How to Git (Part 1): Git and GitHub Skip to main content

How to Git (Part 1): Git and GitHub

 Git is a version control system that is used for tracking changes in computer files and coordinating work on those files among multiple people. It is primarily used for source code management in software development, but it can be used to keep track of changes in any set of files. In this post, we will show how to create a repository using Git and push it to GitHub using git commands. 
You need to install Git on your computer before you can use it. The most recent version should probably be updated even if it is already installed. You can either download the source code and compile it yourself, or you can install it as a package or through another installer. To install Git follow the steps explained in this tutorial 
Once you have installed Git, you can use it to initialize a new repository for your project by running the following command in a terminal or command prompt:
$ cd ~/Users/Abdul 
$ mkdir NewRepo
$ git init
This will create a new directory called .git in your project folder named as NewRepo, which will be used by Git to store information about the repository.
To start tracking changes to your code with Git, you need to add the files to the repository. This is done using the git add command, followed by the names of the files you want to add. For example, to add all the files in your project folder, you can use the git add . command. For Example, let's add one text file to the project and then track the changes. 
$ touch Hello.txt
Once you have added the file, you can commit the changes to the repository using the git commit command. This will create a new commit, which is a snapshot of your code at a particular point in time. It is a good idea to include a commit message with each commit, which describes the changes that were made. You can do this by passing the -m flag to the git commit command, followed by your commit message in quotation marks.
For example:
$ git commit -m "Added new File"

Now if you type git status command, you can find out that Git has added the file to the staging environment.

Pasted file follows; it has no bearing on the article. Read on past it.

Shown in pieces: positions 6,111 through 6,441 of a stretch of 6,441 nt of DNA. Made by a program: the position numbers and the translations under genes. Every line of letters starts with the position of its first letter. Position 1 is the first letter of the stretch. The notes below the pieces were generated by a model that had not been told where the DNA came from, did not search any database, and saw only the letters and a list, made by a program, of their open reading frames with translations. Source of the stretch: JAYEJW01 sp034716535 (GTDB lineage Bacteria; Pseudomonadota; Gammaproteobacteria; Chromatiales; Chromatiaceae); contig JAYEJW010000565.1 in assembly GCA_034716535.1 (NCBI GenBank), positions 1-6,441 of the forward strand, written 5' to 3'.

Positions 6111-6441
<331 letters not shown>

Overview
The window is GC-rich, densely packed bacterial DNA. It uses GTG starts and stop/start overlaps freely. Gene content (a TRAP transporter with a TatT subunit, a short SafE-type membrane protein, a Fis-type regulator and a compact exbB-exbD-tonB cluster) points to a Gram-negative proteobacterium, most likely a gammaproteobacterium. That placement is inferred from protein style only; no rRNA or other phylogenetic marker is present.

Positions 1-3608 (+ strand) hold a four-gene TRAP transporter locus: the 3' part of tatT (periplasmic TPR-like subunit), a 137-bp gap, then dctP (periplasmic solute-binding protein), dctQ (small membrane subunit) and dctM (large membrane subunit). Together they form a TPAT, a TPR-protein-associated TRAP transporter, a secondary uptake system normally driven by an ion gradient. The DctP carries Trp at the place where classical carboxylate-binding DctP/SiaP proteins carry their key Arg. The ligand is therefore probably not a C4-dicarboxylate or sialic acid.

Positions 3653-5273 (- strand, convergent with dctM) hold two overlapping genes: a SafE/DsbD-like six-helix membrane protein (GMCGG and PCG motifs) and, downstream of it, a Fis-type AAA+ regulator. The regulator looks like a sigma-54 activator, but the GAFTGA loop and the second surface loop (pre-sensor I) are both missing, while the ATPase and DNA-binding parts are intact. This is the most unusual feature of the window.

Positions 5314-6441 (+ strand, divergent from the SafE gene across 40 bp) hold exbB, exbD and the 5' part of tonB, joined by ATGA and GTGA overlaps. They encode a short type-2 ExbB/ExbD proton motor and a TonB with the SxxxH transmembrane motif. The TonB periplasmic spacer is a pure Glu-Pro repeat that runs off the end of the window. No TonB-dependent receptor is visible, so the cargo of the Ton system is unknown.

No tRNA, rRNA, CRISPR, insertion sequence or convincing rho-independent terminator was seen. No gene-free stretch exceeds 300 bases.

Pushing the created Repo onto GitHub

You don't need to use GitHub if you only want to monitor your code locally. But if you want to collaborate, you can utilize GitHub to change the project's code together.
to do this, you first need to create a new repository on GitHub, name it, and provide a brief description. Go to the GitHub home page after logging in to start a new repository. The "New repository" option can be found in the top right corner of the navbar, underneath the plus sign next to your profile picture:

Once you're done, click the "Create repository" button to create your new repository.
GitHub will ask you if you want to add an existing local repo or build a new one from start. In this instance, since we've already started a brand-new repository locally, we want to push it to GitHub, therefore adhere to the instructions in the part under "...or push an existing repository from the command line":
$ git remote add origin
$ git push -u origin master
With that said, we showed you how to create a new Repo using Git on your own local Computer and then push it onto GitHub to be publicly available for everyone who would to contribute. Finally, there are many other commands and features in Git that you can use to manage your repository and collaborate with others. To learn more, you can read the Git documentation or take an online course on Git.


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